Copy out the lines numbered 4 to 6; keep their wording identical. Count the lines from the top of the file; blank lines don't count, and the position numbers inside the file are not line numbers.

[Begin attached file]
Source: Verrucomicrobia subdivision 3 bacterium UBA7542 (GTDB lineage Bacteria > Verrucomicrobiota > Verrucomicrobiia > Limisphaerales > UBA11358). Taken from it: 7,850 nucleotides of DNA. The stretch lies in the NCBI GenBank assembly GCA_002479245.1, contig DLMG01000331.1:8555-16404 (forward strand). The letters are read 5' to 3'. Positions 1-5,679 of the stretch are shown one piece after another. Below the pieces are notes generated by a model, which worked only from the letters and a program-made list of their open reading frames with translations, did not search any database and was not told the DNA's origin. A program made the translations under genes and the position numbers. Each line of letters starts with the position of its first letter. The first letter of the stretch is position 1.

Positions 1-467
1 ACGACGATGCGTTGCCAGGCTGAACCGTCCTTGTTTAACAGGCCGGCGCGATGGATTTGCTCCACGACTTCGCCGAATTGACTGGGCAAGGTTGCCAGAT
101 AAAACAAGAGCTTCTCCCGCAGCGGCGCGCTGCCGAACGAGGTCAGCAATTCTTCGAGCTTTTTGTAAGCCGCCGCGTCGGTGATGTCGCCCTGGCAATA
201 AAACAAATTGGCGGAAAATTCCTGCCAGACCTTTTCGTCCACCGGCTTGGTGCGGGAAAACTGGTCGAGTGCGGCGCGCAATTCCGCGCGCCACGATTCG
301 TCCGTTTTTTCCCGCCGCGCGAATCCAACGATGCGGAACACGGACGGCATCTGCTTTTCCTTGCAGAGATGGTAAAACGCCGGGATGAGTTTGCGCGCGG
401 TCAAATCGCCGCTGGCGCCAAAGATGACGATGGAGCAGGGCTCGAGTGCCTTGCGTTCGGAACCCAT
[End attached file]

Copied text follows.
101 AAAACAAGAGCTTCTCCCGCAGCGGCGCGCTGCCGAACGAGGTCAGCAATTCTTCGAGCTTTTTGTAAGCCGCCGCGTCGGTGATGTCGCCCTGGCAATA
201 AAACAAATTGGCGGAAAATTCCTGCCAGACCTTTTCGTCCACCGGCTTGGTGCGGGAAAACTGGTCGAGTGCGGCGCGCAATTCCGCGCGCCACGATTCG
301 TCCGTTTTTTCCCGCCGCGCGAATCCAACGATGCGGAACACGGACGGCATCTGCTTTTCCTTGCAGAGATGGTAAAACGCCGGGATGAGTTTGCGCGCGG